Graduate gender pay gap up to 46%: study

A study of 49,000 new graduates by salary benchmarking website finds female graduates earn 17% less than male classmates.

Patterned purse and cash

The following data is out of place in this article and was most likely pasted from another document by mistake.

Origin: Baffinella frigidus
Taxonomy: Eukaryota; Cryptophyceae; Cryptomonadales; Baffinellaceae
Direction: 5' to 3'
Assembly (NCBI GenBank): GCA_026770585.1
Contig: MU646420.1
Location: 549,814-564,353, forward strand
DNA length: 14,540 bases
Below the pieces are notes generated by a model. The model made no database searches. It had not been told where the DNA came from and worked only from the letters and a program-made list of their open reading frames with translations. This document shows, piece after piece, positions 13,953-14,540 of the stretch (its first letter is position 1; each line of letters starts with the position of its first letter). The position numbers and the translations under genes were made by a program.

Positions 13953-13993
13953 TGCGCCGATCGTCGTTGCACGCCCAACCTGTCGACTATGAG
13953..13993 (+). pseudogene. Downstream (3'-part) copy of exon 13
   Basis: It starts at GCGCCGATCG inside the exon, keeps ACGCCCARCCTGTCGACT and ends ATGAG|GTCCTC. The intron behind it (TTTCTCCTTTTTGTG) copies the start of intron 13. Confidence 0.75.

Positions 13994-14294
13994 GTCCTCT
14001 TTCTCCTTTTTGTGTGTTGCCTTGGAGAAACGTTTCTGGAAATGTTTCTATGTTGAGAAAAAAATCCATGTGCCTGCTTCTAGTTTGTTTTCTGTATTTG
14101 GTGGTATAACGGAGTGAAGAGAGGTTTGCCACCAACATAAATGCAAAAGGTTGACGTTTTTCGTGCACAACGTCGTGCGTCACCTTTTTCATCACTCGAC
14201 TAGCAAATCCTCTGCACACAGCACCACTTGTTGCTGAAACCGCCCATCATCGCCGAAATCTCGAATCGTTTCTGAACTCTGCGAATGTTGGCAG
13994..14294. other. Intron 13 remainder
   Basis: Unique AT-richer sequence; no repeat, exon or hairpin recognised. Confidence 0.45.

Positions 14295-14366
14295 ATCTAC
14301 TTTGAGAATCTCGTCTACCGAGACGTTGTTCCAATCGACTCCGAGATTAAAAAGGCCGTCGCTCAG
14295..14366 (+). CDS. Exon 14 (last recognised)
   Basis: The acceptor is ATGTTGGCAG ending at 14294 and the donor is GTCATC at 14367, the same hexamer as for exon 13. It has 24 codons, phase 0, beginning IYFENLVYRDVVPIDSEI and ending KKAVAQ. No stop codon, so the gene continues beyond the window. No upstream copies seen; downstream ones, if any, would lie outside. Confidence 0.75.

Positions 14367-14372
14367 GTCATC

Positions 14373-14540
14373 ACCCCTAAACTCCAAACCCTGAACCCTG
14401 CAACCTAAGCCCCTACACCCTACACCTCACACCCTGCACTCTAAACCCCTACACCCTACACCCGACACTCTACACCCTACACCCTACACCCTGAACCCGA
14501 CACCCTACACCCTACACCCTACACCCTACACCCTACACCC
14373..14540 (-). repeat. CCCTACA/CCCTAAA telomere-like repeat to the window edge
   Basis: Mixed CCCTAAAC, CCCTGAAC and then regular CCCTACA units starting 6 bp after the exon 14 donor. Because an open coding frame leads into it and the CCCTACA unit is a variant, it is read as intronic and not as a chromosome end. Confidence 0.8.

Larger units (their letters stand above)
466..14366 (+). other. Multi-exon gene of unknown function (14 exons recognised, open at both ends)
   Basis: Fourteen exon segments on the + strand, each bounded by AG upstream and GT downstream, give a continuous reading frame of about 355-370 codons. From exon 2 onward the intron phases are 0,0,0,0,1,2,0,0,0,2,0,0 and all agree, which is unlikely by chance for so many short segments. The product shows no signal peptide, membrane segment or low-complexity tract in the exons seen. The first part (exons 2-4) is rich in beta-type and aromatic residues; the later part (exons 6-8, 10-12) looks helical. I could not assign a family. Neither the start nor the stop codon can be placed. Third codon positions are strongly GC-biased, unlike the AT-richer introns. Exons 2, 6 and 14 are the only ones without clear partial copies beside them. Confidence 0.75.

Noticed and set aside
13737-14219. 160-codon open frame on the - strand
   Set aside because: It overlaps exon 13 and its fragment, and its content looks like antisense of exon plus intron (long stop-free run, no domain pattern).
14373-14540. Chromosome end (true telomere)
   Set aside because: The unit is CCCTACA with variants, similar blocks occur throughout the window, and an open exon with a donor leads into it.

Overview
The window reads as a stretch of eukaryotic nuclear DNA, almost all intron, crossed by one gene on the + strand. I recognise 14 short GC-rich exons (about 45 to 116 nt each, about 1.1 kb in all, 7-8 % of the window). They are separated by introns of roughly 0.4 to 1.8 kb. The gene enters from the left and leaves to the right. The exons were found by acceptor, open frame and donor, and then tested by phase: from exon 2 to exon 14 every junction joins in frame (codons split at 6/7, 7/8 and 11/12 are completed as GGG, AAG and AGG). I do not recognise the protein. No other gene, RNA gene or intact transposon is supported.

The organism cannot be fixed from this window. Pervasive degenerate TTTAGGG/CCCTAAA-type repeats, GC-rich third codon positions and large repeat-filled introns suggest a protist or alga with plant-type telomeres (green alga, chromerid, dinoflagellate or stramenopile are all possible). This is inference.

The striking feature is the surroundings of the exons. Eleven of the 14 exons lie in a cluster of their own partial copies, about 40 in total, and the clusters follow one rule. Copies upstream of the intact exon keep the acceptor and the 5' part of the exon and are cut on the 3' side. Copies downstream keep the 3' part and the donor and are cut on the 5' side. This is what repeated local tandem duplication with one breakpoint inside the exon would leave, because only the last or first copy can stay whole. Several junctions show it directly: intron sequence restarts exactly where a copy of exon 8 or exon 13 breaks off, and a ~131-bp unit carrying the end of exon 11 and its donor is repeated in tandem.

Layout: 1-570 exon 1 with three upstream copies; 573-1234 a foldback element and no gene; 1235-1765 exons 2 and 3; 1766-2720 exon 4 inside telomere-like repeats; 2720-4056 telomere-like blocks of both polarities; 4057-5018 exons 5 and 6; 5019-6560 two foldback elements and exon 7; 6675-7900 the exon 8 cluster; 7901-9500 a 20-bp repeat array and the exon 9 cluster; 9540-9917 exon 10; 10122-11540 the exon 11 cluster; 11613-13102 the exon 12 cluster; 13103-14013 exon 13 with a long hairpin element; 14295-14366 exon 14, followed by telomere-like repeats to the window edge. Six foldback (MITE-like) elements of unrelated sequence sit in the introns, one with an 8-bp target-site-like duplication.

By analysing salaries for graduates with between 0-5 years’ experience and those with MBAs, often earning salaries and bonuses, the research tracks a widening gender pay gap as graduates’ careers progress.Male salaries are already an average of 17% higher than those earned by females up to five years after graduation, the study finds.The salary gap is highest among the universities studied for graduates from University College London (-21%) and Cambridge University (-19%). Female graduates from London School of Economics (-3%) and King’s College London (-3%) fair better.The salary imbalance widens further for female MBA graduates when bonuses and salaries are accounted for.Despite a slightly smaller gender pay gap based on average salary (-13%) when compared to female bachelor degree holders, female MBA holders are paid on average 26% less overall than their male counterparts when average discretionary bonuses are taken into consideration.The gender gap for bonuses here is, according to Emolument’s crowd-sourced data, a massive 46%. This widens the pay gap further for women more established in their suggests that the secrecy around remuneration in many of sectors favoured by MBA graduates, like financial services and business consultancy, could account in part for the gender pay disparity.CEO of, Thomas Drewry, said, "The gender gap in salaries is a real issue in the UK today, and only by having a level of transparency will we start addressing the problem.“Taking the decision to go to university or study for an MBA is a huge investment in terms of both time and money, so it is important for people to consider what their earning potential might be when they have graduated, so they can manage their own career more effectively. "For more HR news and features from Re:locate, please click here.